Everyone knows at this point that Halliburton (that is, big war) and big oil were the prime movers in instigating the war in Iraq through their man Cheney and their poodle, Bush. And, of course, Halliburton and the other war industries and Exxon and the other oil companies have been the only ones to profit from the Iraq war. They have not sent members of their own families to fight; they have suffered no bombings of their own plants or their own homes. They thought they had a fool-proof plan for profits, and indeed, they did. We, the taxpayers, have paid for their adventure with money and lives. They have not gotten the Iraqi oil (let’s say plan A), but they have driven up prices and profits (plan B). The president of Exxon is the happiest old man in the world, I am sure.
Big ag, big tobacco, big war, big oil, and their enablers on Wall Street always congratulate themselves on “wealth creation”. This is what the “free market” does – it takes something that was supposedly worthless, like mountaintops in West Virginia or corn varieties in Mexico or oil deposits in Alaska, and gives them “value”.
But this is a fiction. The model here is big water. The earth abounds in rivers and lakes. Wealthy water companies (the water rights in my river are owned by a company in England that is now in trouble for mismanaging their own Thames) go to other countries and buy or take the water rights of those people and then sell them back to those very people at a price they can hardly afford.
This is “wealth creation” – creating wealth for stockholders, even though they already have more wealth than they know what to do with, by stealing the resources of the poor and the powerless. The “free market” always talks about buying low and selling high, but it specializes in theft. And, as an alternative, if the “wealth creators” cannot use what you own, say a hardy seed that works well for your ecosystem, they will render it useless so that you will have to buy their seed just to live.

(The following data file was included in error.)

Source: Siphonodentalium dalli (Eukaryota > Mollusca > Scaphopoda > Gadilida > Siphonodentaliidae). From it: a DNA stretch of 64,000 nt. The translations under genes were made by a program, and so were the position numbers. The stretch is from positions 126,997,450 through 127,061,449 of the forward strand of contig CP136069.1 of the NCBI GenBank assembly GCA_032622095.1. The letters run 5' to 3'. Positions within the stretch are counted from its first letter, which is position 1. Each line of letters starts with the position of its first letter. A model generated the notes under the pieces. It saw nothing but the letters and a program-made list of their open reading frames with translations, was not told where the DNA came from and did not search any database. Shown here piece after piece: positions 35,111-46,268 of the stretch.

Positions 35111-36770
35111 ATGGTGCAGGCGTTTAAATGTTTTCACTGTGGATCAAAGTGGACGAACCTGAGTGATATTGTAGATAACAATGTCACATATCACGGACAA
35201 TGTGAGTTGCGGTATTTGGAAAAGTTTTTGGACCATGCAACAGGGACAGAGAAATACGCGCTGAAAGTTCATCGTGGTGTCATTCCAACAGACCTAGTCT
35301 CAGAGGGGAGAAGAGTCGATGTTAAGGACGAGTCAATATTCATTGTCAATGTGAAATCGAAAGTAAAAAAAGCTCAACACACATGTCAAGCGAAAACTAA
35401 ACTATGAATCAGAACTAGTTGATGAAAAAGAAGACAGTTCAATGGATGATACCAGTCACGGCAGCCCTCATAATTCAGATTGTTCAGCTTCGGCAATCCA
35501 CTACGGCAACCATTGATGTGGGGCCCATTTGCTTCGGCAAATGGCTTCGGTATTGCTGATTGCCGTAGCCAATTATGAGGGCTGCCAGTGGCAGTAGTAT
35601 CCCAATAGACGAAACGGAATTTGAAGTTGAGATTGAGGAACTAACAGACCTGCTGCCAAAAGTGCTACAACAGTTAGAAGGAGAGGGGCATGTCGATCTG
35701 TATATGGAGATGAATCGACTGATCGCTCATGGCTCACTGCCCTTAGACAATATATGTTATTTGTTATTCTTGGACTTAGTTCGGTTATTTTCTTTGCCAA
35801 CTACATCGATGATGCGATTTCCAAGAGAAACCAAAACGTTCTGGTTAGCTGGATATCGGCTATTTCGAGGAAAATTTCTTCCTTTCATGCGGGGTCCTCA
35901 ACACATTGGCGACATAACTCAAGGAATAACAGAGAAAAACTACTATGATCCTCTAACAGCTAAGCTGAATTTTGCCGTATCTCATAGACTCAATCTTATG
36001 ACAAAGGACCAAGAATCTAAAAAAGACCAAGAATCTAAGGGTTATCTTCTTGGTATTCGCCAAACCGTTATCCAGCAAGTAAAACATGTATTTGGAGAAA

Given what these big corporations routinely do, we have to ask, are they filled and peopled from top to bottom by ruthless monsters who care nothing about others, and also nothing about the world that we live in? Are these CEOs and CFOs and COOs and managers and researchers and stockholders so beyond human that, let’s say, the deaths in Iraq and the destitution of the farmers and the tumors and allergies and obesities of children, and the melting of the Greenland ice cap and the shifting of the Gulf Stream are, to them, just the cost of doing business? Or are they just beyond stupid and blind, so that they, alone among humans, have no understanding of the interconnectedness of all natural systems?
One thing you have to ask yourself, faced with American corporate culture, is, what is it about Americans, in particular, that makes them so indifferent to consequences, especially the consequence of doing harm to others, over and over and over? Why did those big tobacco folks persist, for fifty years, in poisoning their customers and attempting to get more customers? Was that what Jesus told them to do?